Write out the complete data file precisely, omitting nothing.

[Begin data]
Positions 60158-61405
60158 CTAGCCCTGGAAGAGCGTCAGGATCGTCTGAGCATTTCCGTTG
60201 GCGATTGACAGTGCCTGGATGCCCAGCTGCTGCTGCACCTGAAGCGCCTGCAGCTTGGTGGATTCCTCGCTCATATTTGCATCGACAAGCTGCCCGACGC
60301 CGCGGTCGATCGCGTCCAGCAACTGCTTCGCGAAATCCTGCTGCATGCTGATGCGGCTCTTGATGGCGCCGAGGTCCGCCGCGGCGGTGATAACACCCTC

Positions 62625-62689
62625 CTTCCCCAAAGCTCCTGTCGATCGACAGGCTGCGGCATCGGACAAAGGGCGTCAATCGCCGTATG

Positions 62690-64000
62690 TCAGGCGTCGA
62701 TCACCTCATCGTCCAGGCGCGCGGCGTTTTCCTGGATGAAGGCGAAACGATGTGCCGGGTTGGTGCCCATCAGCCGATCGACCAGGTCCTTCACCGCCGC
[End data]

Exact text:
Positions 60158-61405
60158 CTAGCCCTGGAAGAGCGTCAGGATCGTCTGAGCATTTCCGTTG
60201 GCGATTGACAGTGCCTGGATGCCCAGCTGCTGCTGCACCTGAAGCGCCTGCAGCTTGGTGGATTCCTCGCTCATATTTGCATCGACAAGCTGCCCGACGC
60301 CGCGGTCGATCGCGTCCAGCAACTGCTTCGCGAAATCCTGCTGCATGCTGATGCGGCTCTTGATGGCGCCGAGGTCCGCCGCGGCGGTGATAACACCCTC

Positions 62625-62689
62625 CTTCCCCAAAGCTCCTGTCGATCGACAGGCTGCGGCATCGGACAAAGGGCGTCAATCGCCGTATG

Positions 62690-64000
62690 TCAGGCGTCGA
62701 TCACCTCATCGTCCAGGCGCGCGGCGTTTTCCTGGATGAAGGCGAAACGATGTGCCGGGTTGGTGCCCATCAGCCGATCGACCAGGTCCTTCACCGCCGC